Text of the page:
Richard McAuley, a Sinn Fein spokesman, said the group's endorsement of the Mitchell principles represents another step toward "removing the gun from Irish politics," but he acknowledged that much remains to be done. "We have to build on it" to prevent a future collapse of the talks, he said. But David Ervine, who represents another largely Protestant party, spoke for many on the other side when he said, "Signing up is one thing, living with them is another."
David Kerr, an assistant to Ulster Unionist Party leader David Trimble, said his party continues to question Sinn Fein's commitment to nonviolence, in part because its leaders had said they were not directly linked to the IRA and, as a political party, have been committed to a peaceful resolution of the conflict.
Nearly three decades of sectarian violence between majority Protestant unionists, or loyalists, who favor continued union with Britain, and minority Catholic republicans, or nationalists, who seek closer ties or merger with the Republic of Ireland to the south, have left more than 3,200 people dead in the British-ruled province.
"We don't really believe it," Kerr said of Sinn Fein's pledge today. "We would say that Sinn Fein and the IRA are inextricably linked. They are two sides of the same coin." Kerr said that, given the history of IRA violence, Sinn Fein should demonstrate its commitment to nonviolence by surrendering some of its weapons, rather than simply making pledges.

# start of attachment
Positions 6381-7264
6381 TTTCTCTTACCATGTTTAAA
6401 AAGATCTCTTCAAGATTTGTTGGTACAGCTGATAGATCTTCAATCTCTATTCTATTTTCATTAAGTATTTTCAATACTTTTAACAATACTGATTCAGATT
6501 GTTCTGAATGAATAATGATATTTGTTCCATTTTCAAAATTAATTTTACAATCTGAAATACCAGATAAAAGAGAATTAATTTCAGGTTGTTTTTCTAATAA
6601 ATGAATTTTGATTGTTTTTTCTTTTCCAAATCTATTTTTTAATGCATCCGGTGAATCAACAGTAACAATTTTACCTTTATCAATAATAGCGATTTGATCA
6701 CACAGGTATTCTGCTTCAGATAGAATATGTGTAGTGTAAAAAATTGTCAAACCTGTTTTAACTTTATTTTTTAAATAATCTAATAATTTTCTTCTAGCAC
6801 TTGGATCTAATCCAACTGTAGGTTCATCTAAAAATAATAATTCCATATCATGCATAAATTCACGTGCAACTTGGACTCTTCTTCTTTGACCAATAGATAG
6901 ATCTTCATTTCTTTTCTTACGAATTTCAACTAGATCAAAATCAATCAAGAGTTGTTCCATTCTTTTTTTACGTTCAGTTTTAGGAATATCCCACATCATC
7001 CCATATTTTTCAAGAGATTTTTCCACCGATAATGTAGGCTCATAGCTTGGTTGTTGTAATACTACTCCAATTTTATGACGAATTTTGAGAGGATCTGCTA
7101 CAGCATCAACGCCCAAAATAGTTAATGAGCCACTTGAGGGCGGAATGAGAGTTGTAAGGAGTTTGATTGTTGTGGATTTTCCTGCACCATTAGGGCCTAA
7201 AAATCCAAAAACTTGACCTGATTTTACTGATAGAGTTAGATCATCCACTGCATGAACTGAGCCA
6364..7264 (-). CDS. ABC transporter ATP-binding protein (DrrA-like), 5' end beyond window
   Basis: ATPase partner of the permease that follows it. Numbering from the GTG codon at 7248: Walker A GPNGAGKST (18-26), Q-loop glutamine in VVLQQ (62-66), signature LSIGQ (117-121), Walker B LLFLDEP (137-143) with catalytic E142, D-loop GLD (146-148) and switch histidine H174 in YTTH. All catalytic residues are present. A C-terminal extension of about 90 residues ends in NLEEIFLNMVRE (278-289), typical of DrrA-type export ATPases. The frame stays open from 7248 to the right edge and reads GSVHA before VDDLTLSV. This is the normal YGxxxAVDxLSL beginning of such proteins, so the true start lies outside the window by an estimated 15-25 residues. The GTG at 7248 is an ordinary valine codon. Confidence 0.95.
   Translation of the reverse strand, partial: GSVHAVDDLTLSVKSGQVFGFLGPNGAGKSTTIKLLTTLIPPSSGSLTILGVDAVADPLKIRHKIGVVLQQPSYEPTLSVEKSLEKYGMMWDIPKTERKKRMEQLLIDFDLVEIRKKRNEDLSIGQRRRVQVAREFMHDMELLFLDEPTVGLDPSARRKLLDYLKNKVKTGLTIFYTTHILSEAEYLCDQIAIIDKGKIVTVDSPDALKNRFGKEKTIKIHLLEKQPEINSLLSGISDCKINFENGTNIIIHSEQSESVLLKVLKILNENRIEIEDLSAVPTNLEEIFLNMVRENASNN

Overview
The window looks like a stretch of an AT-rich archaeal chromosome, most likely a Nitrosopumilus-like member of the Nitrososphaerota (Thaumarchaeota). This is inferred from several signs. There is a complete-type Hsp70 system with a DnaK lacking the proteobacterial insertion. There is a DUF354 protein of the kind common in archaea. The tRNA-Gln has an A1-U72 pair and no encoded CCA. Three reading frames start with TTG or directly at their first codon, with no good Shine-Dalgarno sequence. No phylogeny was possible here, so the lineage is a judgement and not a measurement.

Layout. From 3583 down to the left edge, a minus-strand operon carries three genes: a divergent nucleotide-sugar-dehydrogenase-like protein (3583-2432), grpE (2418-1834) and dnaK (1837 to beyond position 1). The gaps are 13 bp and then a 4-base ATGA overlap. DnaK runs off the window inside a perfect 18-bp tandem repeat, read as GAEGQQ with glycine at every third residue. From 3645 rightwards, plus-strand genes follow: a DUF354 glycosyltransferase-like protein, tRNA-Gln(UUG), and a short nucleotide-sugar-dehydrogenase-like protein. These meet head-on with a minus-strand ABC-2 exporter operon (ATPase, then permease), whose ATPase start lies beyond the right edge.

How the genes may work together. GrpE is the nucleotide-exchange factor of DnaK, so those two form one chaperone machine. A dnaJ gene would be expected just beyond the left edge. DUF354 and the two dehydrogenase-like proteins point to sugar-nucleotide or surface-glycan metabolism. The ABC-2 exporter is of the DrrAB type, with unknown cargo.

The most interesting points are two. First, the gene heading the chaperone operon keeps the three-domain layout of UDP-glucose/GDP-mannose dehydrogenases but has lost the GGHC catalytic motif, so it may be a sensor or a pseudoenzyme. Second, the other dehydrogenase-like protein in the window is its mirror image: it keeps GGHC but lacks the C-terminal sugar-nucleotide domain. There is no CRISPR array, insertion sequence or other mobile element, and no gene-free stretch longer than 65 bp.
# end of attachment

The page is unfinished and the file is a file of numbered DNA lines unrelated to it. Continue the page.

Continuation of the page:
All the parties that generally represent the Protestant population stayed away from today's meeting, adding to the pressure on Trimble and the Ulster Unionist Party as they decide what form, if any, its participation might take. A decision by the biggest of the unionist parties to boycott the talks would effectively kill them before they begin, but with an overwhelming percentage of the party's leadership favoring some kind of participation -- even if that involves not talking directly to Sinn Fein's representatives -- the Ulster Unionists' presence is likely.
"We're not going to allow Sinn Fein to marginalize the Unionists," Kerr said.
Reuter reported from Washington:
The United States said it halted deportation proceedings today for six Irish nationals who have completed their prison sentences for various crimes involving the IRA. U.S. officials described the move as a gesture to encourage the peace process in Northern Ireland.
Attorney General Janet Reno said she acted on a formal request from Secretary of State Madeleine K. Albright and suspended the deportations.
A Justice Department official said the six -- Robert McErlean, Matthew Morrison, Gabriel Megahey, Brian Pearson, Noel Gaynor and Gerald McDade -- had all completed their prison sentences. They were facing deportation for making false statements to immigration officials.